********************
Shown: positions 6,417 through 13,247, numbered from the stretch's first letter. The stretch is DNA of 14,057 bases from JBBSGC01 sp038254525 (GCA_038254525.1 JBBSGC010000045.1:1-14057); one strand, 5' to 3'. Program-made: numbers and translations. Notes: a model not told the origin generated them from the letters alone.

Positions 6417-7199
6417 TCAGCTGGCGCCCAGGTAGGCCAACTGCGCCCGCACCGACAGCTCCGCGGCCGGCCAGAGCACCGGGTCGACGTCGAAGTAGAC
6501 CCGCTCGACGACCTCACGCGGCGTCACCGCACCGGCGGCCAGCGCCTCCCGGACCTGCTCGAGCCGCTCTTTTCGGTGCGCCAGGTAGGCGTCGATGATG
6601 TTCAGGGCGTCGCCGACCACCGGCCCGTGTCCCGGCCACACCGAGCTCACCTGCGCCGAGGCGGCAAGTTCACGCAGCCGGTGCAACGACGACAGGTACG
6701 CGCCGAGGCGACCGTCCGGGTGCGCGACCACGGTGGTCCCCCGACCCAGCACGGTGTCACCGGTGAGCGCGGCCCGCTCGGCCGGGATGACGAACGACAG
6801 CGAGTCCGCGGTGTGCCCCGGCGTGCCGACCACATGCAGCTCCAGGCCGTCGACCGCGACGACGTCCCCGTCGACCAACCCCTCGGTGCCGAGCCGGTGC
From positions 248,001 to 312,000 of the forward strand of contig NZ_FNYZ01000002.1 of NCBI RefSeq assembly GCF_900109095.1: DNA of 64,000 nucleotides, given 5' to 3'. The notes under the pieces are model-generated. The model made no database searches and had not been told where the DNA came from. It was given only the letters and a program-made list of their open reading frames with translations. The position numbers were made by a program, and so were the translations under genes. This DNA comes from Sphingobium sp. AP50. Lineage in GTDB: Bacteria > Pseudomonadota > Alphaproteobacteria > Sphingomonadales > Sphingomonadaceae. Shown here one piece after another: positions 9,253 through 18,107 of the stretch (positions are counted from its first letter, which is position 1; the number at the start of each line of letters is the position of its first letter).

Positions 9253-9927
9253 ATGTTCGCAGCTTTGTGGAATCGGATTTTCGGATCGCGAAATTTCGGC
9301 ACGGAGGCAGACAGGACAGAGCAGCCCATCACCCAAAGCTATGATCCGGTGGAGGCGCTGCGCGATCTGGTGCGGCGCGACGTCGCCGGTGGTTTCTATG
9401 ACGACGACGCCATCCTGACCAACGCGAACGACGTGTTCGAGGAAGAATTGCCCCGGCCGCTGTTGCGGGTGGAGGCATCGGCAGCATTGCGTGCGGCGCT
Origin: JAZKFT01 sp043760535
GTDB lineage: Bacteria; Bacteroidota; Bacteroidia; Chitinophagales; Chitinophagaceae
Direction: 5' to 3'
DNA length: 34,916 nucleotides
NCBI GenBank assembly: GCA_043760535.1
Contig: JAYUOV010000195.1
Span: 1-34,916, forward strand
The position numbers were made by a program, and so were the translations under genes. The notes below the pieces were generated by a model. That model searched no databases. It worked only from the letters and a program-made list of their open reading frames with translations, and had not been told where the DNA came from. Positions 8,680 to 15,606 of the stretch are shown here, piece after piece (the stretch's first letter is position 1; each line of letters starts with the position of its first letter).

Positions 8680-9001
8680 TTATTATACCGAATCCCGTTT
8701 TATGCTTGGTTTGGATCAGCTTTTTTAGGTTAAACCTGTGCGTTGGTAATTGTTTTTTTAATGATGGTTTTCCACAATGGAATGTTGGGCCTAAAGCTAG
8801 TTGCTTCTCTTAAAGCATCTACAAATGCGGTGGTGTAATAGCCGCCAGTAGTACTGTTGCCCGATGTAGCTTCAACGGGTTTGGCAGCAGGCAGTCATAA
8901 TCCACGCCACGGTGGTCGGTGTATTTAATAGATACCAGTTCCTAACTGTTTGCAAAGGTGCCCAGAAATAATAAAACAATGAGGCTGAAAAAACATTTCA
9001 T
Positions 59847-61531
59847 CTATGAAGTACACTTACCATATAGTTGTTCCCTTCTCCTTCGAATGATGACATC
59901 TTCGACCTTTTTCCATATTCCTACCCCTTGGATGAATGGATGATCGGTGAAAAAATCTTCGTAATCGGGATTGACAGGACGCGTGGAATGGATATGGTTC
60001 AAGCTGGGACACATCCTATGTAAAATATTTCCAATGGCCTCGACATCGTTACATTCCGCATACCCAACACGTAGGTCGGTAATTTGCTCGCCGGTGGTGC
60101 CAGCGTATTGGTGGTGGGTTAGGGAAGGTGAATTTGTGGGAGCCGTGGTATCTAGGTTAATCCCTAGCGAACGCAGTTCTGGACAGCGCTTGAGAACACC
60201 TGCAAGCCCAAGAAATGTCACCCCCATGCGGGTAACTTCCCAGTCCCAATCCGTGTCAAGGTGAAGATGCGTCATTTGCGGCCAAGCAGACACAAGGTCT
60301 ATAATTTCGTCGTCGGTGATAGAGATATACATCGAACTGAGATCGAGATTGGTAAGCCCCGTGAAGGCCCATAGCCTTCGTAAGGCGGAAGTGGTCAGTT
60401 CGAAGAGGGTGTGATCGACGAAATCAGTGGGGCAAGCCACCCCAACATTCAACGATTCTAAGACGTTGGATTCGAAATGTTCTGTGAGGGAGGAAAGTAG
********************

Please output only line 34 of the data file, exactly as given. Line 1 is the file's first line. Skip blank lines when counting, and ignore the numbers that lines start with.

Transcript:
60401 CGAAGAGGGTGTGATCGACGAAATCAGTGGGGCAAGCCACCCCAACATTCAACGATTCTAAGACGTTGGATTCGAAATGTTCTGTGAGGGAGGAAAGTAG